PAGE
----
Have you ever tried to respond when a friend or relative who doesn’t work in health care asks, “Is health care safe?” Do you feel embarrassed? Apologetic? Defensive?
Recently I exchanged emails with a colleague from the financial world who’d read the August Consumer Reports story on hospital safety ratings. (“How safe is your hospital?”, available at www.consumerreports.org/cro/magazine/2012/08/how-safe-is-your-hospital/index.htm#What_we_found.) Only 18% of U.S. hospitals were rated in the categories of infections, readmissions, communication,
overexposure to computed tomography scanning, complications, and mortality. Most of these topics are familiar and unwelcome subjects in our own dialogue. We’re programmed to respond to such ratings with a critique of the methodology (“insufficient risk stratification” or “unreliability of patient-reported data”). Or we smile, swallow, and acknowledge how important it is to have information that helps us improve our processes and outcomes.
My colleague wondered if perhaps there’s a business opportunity to help organizations improve safety and prevent adverse events. I cheerfully assured him organizations were chock full of initiatives, programs, performance improvement projects, scorecards, collaboratives, culture surveys, time-outs, crew resource management techniques, checklists, and (last but not least), posters boasting days without infections or falls. So the business space is pretty well occupied.
All joking aside, organizations and staff absorbed in these efforts are doing everything possible to keep patients safe. Still, we know it isn’t enough. Healthcare harm is the third leading cause of death in this country—an alarming, embarrassing, and shameful indictment. The Leapfrog Group (www.leapfroggroup.org/cp), which compares hospital safety scores, and the Centers for Medicare & Medicaid Services (CMS), which offers Hospital Compare, (www.hospitalcompare.hhs.gov/hospital-search.aspx?AspxAutoDetectCookieSupport=1), also give the public a glimpse into the perplexing maze of healthcare organizations.
With Consumer Reports’ enormous readership and longstanding credibility, its foray into hospital safety ratings might do more than raise eyebrows, possibly igniting a consumer movement that won’t tolerate the “Yes, but…” response any more. Its hospital safety report provides strategies to prevent or reduce harm if practiced consistently, as well as tips for consumers to assert their role in preventing unnecessary risks.
Whether we choose to refute or diminish reports that publicize hospitals’ abysmal safety ratings, the truth is health care can be dangerous. It’s an undeniable problem. For quite some time, we’ve had lists of events that should never happen, originally called “never events.” Yet we know these events still happen, albeit in smaller numbers.
As my colleague and I continued to exchange emails, I recited the mantra about reducing variation (a fundamental principle of performance improvement), concluding it all comes down to managing behaviors and performance. I ruminated over whether our military and veterans’ institutions get better results because they’re so much better at garnering expected performance without the rugged individualism that afflicts many of our organizations. He quickly produced a link to an April 2012 article, “Frequent errors make hospitals no safe haven for ailing patients,” from the Scranton (PA) Times-Tribune newspaper (http://thetimes-tribune.com/opinion/editorials-columns/guest-columnists/frequent-errors-make-hospitals-no-safe-haven-for-ailing-patients-1.1299683?localLinksEnabled=fals). Guest columnist John Hudanish, wrote that hospital errors “kill as many people as would perish if four jumbo jets crashed with no survivors” every week, or “nearly twice as many Americans…as were killed in action in the 15-year Vietnam War.” He added, “There are no recent studies rating military health care, but 15 years ago, the Department of Defense invited the Joint Commission…to rate our military hospitals. Defense Department facilities scored in the low 90s, about 30 points higher than the national average.” If this statistic is true, we’re continuing to ignore a seminal approach to curbing errors. Many experts suggest health care is 10 to 15 years behind other industries in addressing safe practices.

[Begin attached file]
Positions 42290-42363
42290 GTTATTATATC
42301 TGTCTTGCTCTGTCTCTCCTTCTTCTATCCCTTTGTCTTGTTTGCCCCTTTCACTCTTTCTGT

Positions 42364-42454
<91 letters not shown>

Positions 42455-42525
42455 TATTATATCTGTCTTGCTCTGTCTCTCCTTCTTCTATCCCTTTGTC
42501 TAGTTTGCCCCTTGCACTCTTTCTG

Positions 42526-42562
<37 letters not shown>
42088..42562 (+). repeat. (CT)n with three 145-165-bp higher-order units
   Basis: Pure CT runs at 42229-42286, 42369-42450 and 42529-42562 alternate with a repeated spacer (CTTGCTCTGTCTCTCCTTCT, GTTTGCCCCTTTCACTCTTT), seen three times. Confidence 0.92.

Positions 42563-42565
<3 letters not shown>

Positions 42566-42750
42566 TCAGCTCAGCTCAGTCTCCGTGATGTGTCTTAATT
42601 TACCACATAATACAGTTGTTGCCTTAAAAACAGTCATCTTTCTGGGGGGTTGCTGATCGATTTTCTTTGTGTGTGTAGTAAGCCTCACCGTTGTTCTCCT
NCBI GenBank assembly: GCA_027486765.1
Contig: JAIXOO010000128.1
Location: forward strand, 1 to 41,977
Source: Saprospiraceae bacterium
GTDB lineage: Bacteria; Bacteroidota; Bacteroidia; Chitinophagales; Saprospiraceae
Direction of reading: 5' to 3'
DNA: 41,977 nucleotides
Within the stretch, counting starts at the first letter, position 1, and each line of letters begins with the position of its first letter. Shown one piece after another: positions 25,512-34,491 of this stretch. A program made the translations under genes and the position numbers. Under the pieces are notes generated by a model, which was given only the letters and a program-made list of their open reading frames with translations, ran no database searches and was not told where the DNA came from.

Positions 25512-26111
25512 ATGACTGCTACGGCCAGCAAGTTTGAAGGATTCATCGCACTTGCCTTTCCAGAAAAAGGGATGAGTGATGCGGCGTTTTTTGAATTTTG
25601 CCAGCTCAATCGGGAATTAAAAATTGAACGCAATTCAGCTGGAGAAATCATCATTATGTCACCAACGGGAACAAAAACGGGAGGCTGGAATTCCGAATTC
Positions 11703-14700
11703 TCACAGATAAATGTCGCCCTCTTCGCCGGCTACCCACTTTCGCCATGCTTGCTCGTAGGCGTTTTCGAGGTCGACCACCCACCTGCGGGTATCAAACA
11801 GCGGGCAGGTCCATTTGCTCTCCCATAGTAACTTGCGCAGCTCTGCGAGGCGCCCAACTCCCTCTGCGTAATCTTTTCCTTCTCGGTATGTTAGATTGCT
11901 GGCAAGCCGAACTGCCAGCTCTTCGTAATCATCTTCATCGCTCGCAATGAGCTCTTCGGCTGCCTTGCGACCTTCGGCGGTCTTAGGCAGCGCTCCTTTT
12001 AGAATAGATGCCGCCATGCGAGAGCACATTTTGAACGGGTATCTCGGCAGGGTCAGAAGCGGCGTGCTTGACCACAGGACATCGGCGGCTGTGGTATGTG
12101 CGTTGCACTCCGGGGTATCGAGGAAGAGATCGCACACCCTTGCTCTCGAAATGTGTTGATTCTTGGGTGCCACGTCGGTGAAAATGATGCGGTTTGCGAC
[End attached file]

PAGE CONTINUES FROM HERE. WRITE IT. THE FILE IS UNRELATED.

Getting back to the swoosh: The Nike® swoosh, symbolizing the company’s “Just Do it” campaign, not only triggered a renaissance within Nike but inspired consumers to seek healthier lifestyles through exercise (made easier and more attractive with Nike merchandise). The swoosh, which consumers instantly link to Nike, is still a formidable advertising force after more than 20 years.
We’ve deliberately focused our attention on patient safety issues and attempted to solve these problems since the Institute of Medicine’s 1999 report “To Err is Human.” We’re inching our way closer to reducing harm with tool kits, checklists, bundles, high-reliability organizations, and the backdrop of looming penalties. But maybe we need a daily reminder that inspires us to do the right thing without hesitation or deviation. It’s not our brains that need to understand more about safety. The problem is that our social interactions can break down, eroding the systems intended to make us perform safely.
So perhaps we should create our own swoosh. It could be a green cross on a silver shield to remind us of first aid and protection. Accompanying the shield could be an oath of duty to do all within our power to keep patients safe. This might evoke a pledge to patient safety, just as the stars and stripes of the U.S. flag evoke the words of the Pledge of Allegiance. It might just work.
Pamela F. Cipriano, PhD, RN, NEA-BC, FAAN